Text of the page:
5

First, there is such a thing as a multi-wire branch circuit (MWBC), in which two hots intentionally and consensually shate a neutral. They are placed on opposite poles of service, which means only differential current flows through the neutral. This works for 2 hots in single (split) phase service, and up to 3 hots in 3-phase (208V) service which you will ...


5

tear it all down, replace with regular sheetrock / drwywall.


4

Honestly the pictured bar just looks like NM cable clamp, and there are two in the box. Those clamps are needed. What you have here is a more common problem: A shallow box. Or to be more precise, not a deep box. A great many boxes are too shallow for GFCI. I tried fitting an older GFCI into a common 2x2x4 1-gang metal box, and it wouldn't fit. They ...


4

The short answer is call in a structural engineer to get a grasp of the problem and the scope of work necessary to fix it. I have a similar situation with a 170 year old home. The 1st floor foundation work was done by a licensed foundation company from the area. The 2nd floor sagging issues are being tackled by a licensed general contractor with a background ...


4

Why not consider a rim lock. This is a surface mounted lock and door latch that was typical in 19th century houses. It is mounted on the inside surface and requires only two small holes drilled through the door - one for the knob spindle and one for the key. There are old ones around, but you can find reproductions that work the same way. Images and links ...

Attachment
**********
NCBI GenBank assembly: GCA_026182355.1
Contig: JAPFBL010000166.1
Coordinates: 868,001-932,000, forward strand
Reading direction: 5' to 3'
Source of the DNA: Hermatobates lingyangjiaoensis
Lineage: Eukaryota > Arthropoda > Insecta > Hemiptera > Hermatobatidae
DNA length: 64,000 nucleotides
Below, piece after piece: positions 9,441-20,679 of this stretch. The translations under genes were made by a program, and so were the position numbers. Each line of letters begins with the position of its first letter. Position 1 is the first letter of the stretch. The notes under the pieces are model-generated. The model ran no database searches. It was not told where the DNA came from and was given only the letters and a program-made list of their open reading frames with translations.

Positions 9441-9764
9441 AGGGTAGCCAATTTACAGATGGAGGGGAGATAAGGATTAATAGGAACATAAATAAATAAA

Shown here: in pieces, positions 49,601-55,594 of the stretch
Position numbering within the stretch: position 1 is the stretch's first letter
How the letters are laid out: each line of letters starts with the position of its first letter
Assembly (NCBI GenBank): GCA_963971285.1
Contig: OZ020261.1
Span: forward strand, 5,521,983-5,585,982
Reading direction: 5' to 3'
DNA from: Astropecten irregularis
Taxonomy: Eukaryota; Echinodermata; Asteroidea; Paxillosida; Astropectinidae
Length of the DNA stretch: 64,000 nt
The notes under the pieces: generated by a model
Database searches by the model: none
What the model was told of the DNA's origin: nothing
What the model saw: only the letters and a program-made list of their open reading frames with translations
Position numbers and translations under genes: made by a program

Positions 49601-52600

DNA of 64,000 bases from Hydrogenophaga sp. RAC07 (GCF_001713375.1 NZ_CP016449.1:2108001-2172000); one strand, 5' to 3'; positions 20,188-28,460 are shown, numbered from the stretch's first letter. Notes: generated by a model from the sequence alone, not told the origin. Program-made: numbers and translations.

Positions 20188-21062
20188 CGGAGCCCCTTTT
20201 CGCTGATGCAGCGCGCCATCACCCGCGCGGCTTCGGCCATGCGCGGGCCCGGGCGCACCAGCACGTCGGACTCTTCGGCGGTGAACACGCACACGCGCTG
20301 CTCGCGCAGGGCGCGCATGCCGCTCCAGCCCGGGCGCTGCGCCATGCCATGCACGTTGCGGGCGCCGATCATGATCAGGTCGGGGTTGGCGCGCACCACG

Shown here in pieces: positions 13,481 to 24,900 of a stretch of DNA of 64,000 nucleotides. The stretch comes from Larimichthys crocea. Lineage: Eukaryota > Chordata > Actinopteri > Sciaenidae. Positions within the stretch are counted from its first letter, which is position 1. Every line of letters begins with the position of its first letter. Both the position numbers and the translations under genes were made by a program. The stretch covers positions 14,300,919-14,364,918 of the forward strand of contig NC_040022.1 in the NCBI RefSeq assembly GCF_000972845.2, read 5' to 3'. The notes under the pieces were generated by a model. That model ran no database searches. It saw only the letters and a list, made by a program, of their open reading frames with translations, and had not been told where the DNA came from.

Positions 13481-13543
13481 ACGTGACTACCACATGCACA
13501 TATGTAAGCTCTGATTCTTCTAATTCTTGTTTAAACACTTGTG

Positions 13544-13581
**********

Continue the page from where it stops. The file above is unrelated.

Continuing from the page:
4

It seems that the manufacture does not suggest to reuse the connectors. For instance, this document here states "Do not reuse" in the "product specifications & measurements" section.


4

If it has a 3/4 inch diameter like you say it's most likely a natural gas line. Don't cut it or gas will fill the basement!! best to turn off the gas and then remove the cap and smell for gas.. You can also have a buddy quickly turn on and off the gas while the cap is off and you can easily confirm that it's a gas line that way.